The Minnesota Public Utilities Commission’s (PUC’s) Sept. 5 final order approving the Enbridge Line 3 crude oil pipeline is disturbing. It ignores significant arguments brought forward by Native nations, environmental groups and youth, cherry picking facts to justify its decision.

The order has many flaws in how it addresses climate change, environmental risks to our state’s clean waters, and other issues that will be explored in a later blog. This blog focuses on the order’s racist conclusion that the PUC doesn’t need to consider the pipeline’s treaty rights impacts. Continue reading

Evangelicals Beginning to Take a Hard Look in the Mirror Around Race and Politics

There are deep rumblings within the evangelical movement, a movement defined for decades by being mostly white and politically conservative — and more recently, pro-Trump. The current divisiveness and political rhetoric has shaken some evangelical leaders to their core and they are questioning the ways they and their religious kinfolk are living out their values.

Perhaps one silver lining to the current political mess is that it’s so jarring that a lot of people are waking up, getting active, and questioning their reality in a way that might not happen if things were “normal.”

This blog diverts from past writings, which have focused on issues important to Native American communities (and educating white readers about those issues). Instead, this blog will focus more broadly on the issue of racism, the current political climate, and the self-indictment now emerging among evangelical Christians.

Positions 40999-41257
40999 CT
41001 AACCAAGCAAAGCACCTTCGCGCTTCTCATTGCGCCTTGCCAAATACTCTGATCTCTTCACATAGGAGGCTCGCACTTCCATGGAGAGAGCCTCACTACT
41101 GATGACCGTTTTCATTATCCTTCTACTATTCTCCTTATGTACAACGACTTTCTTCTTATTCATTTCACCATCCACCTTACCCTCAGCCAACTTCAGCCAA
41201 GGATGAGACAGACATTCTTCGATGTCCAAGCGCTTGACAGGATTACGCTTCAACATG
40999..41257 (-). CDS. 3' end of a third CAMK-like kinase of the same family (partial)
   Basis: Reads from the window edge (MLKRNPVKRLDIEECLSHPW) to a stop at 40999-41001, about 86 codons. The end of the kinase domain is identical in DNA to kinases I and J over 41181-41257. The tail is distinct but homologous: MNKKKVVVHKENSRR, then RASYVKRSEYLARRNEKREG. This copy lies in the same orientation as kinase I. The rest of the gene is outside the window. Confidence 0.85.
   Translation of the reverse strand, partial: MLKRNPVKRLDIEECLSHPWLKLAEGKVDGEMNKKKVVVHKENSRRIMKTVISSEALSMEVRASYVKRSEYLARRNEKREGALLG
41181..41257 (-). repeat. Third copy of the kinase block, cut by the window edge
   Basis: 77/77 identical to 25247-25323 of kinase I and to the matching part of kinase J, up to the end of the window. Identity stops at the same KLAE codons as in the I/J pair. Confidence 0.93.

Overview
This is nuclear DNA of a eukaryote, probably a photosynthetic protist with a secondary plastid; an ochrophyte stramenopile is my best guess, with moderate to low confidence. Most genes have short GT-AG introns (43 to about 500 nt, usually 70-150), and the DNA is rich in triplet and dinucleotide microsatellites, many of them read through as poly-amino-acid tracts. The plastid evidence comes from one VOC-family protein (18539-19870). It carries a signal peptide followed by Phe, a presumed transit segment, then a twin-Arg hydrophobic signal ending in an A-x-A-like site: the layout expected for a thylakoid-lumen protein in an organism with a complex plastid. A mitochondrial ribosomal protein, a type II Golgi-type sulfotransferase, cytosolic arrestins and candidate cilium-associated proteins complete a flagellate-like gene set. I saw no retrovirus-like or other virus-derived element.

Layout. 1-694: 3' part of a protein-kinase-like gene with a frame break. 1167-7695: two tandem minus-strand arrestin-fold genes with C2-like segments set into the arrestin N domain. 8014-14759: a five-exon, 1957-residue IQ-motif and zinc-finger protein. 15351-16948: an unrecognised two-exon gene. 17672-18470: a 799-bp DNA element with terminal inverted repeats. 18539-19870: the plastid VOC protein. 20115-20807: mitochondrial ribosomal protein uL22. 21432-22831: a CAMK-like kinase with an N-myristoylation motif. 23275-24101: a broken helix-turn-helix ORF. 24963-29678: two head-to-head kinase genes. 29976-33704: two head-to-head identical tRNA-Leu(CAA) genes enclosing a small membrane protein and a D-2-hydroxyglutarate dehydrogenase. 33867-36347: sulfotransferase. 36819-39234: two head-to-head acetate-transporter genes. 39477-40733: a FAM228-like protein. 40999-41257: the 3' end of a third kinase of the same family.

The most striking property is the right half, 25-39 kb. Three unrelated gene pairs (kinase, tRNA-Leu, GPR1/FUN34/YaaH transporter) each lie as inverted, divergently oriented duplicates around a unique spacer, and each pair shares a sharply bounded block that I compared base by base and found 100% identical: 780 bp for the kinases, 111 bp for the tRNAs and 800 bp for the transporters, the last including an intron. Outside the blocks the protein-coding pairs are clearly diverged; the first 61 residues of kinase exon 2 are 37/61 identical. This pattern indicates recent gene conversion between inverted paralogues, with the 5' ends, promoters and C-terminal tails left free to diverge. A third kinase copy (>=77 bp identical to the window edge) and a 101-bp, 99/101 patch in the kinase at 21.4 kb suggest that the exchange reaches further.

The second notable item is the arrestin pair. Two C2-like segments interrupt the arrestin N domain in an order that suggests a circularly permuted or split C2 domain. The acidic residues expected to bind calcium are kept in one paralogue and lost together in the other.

Consider two recent articles that stem from dialogue among evangelical leaders held at Wheaton, an evangelical college in Illinois and Billy Graham’s alma mater. Continue reading

Research Maps Out Racism, Poverty in Death Rates

Research published in Project Five Thirty Eight called: 35 Years Of American Death: Mortality rates for leading causes of death in every U.S. county from 1980 to 2014 maps racism and poverty’s legacy and ongoing impacts in today’s death disparities. It shows that health disparities show no party lines.

Rural Appalachia stands out; nine counties in Kentucky and three in West Virginia make the list. Rising cancer rates and increased deaths from substance abuse in Appalachia have kept mortality rates high there, even while overall mortality rates in the U.S. have gone down. After Appalachia, the region that features most heavily is the Dakotas. All of the counties in North and South Dakota in the top 20 [mortality rates] (Buffalo, Oglala Lakota and Todd counties in South Dakota and Sioux County in North Dakota) are entirely or almost entirely made up of American Indian reservation lands.

The Smithsonian article “Watch the Causes of Death Change Across America: The patterns highlight key social and economic issues in the country,” analyzes the Project Five Thirty Eight data, too, “Deaths tell an important story,” it says.

Health disparities tied to poverty, racism and poor education show patterns that bear the imprint of slavery in the south, Anna Maria Barry-Jester reports for Five Thirty Eight in a companion article where she explores some of the reasons for the patterns seen among black Americans, especially in the rural South.

The Project Five Thirty Eight map has a series of dropdown options. Start with “all causes of death” and the counties that stand out with the highest death rates per 100,000 include the Standing Rock, Cheyenne River, Pine Ridge, and Rosebud nations in South Dakota.

Choose the drop down option for “self harm and “interpersonal violence” and the pattern repeats for parts of Appalachia, Native nations in the Dakotas, and large areas of the western United States.

Project Five Thirty Eight takes its name from the total number of electoral votes in a presidential election: 538.

(Thank you, LeMoine LaPointe, for sharing this article.)